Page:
Pros and cons for Hong Kong if the UK opts for Brexit in the referendum

Updated: 2016-06-20 08:13

By William So(HK Edition)

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With the UK referendum on European Union membership on June 23 getting closer and closer, concerns have risen among investors as the global spotlight is increasingly shifting toward the uncertainty surrounding this big event. Indeed, speculations about the likely consequences of Brexit have been abundant in daily news flows, with numerous parties including government agencies and the International Monetary Fund having warned of devastating consequences.

The basic argument is that with about 50 percent of its total trade conducted with the EU, the UK could suffer a catastrophic economic and monetary collapse with the advent of Brexit. To be more precise, according to some studies, the British economy is likely to plunge into a recession within two years, with GDP contracting by 3 percent to 6 percent; in addition, local property prices and the pound will plummet by double digits and unemployment will rise sharply, with the finance and trade sectors taking the biggest hit.

No doubt the potential economic collapse is a big threat to the Brexiteers. Having failed to argue effectively about the economic aspects, those who favor Brexit are shifting the focus to more emotional arguments such as the immigration and political accountability issues. In particular, the immigration issue can be a forceful argument against EU membership especially amid the Middle East refugee crisis. Such concerns have been fueled by the terrorist atrocity in Paris and the recent bombing in Brussels, which have stoked public fears over the security of the UK's borders, particularly its susceptibility to terrorism. The UK government's failure to act promptly to secure its borders has been a focus for Brexit campaigners.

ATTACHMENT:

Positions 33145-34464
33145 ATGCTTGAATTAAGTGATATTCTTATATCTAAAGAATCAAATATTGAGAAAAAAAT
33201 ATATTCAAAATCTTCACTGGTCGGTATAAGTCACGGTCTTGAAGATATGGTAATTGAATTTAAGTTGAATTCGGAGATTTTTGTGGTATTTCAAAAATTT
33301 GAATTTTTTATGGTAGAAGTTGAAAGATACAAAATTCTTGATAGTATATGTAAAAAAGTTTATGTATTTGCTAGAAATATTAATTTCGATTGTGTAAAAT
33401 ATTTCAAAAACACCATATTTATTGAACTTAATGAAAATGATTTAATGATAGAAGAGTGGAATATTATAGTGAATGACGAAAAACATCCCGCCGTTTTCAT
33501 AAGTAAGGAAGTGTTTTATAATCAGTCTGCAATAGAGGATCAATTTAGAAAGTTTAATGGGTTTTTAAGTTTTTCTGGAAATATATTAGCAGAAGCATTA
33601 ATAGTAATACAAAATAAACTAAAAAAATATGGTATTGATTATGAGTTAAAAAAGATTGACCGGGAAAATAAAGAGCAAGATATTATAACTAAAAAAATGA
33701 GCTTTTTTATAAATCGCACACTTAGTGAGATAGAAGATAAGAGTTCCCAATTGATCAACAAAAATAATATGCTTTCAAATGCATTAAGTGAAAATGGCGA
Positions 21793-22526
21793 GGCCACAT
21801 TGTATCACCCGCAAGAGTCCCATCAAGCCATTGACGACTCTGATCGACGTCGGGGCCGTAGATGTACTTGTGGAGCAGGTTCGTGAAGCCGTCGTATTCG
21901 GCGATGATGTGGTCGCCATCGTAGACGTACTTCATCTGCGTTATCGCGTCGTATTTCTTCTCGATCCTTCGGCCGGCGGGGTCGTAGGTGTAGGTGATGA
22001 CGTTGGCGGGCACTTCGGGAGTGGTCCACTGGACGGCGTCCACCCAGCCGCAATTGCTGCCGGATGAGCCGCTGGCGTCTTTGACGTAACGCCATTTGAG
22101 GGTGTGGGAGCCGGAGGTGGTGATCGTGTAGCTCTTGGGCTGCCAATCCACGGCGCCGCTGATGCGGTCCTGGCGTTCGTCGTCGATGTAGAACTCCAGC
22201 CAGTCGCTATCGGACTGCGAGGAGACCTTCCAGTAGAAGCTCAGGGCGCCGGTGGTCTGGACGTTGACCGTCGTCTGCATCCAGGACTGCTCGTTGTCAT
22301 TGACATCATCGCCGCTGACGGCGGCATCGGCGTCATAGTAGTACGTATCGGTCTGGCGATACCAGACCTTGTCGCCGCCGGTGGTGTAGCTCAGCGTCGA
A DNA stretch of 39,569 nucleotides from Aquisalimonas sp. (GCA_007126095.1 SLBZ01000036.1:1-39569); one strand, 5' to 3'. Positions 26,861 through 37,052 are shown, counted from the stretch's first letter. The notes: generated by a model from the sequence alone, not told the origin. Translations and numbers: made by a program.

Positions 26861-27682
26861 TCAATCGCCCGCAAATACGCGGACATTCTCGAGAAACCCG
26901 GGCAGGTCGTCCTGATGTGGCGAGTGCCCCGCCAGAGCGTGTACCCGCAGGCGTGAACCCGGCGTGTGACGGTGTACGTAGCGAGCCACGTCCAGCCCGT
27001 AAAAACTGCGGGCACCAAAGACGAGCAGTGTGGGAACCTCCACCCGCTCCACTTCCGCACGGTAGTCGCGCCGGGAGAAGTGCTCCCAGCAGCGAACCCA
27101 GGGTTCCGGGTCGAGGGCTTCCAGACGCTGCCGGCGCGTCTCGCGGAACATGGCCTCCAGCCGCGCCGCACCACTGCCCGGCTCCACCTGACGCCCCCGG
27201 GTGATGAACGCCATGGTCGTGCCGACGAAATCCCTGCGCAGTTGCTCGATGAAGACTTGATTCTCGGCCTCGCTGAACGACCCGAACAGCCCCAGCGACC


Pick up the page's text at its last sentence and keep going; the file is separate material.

Pros and cons for Hong Kong if the UK opts for Brexit in the referendum

Political uncertainty is another concern. Whether the UK votes to stay in or not, it is clear that the ruling Conservative Party has been damaged severely during this campaign. In the event of Brexit, Prime Minister David Cameron, who is the heart of the vote-to-stay campaign, will surely face a series of attacks from the opposition. The worst situation could see Cameron resigning from his post. Yet even if the UK stays, the road ahead for him will be equally bumpy. As recent news reports showed, numerous conservative donors have already withdrawn their support for Cameron because of his "irresponsible" EU campaign. Furthermore, the party is now divided into two camps with the Brexiteers openly calling for a general election before Christmas to vote him out. No matter what the end result is, the country is surely heading toward political turmoil.

Given Hong Kong's historical ties with the UK, a valid question is: How will Hong Kong be affected by Brexit? Total trade between the SAR and the UK is surprisingly small. According to the Trade and Industry Department, total trade between the two sides in 2015 was less than 1.5 percent of the SAR's overall GDP, or HK$130 billion, an amount less than that with Vietnam and Malaysia. The direct impact of Brexit on Hong Kong should be minimal, at least in the near term.

Yet, what further consequences there could be in the medium term is anybody's guess. For example, will depreciation of the British pound make the UK more attractive to foreign tourists, and thus divert more mainland tourists to the UK from Hong Kong? If that is the case, Hong Kong's already sluggish retail sector will suffer further, especially the luxury brands.

The immediate impact of Brexit would probably be felt by the equity market as fears would probably dominate market sentiment. Shares of those listed companies that have strong business exposure in Britain such as HSBC, Standard Chartered and Hutchison would face substantial pressure. Anyone who has closely monitored the equity market recently could have noticed that the share prices of these have been hit hard as investors were already starting to price in the negative effects of a Brexit.

The other side of the argument is that, in the case of Brexit, the huge political uncertainty may lead to a change in the future business dynamic: The costs of doing business in Britain might increase substantially. Will these companies consider scaling back their exposure in the UK, or is there any chance that HSBC may revisit its shelved plan to relocate its headquarters back to Hong Kong? If that were the case, it may actually benefit the SAR in terms of gaining more traction as a global financial hub.

(HK Edition 06/20/2016 page1)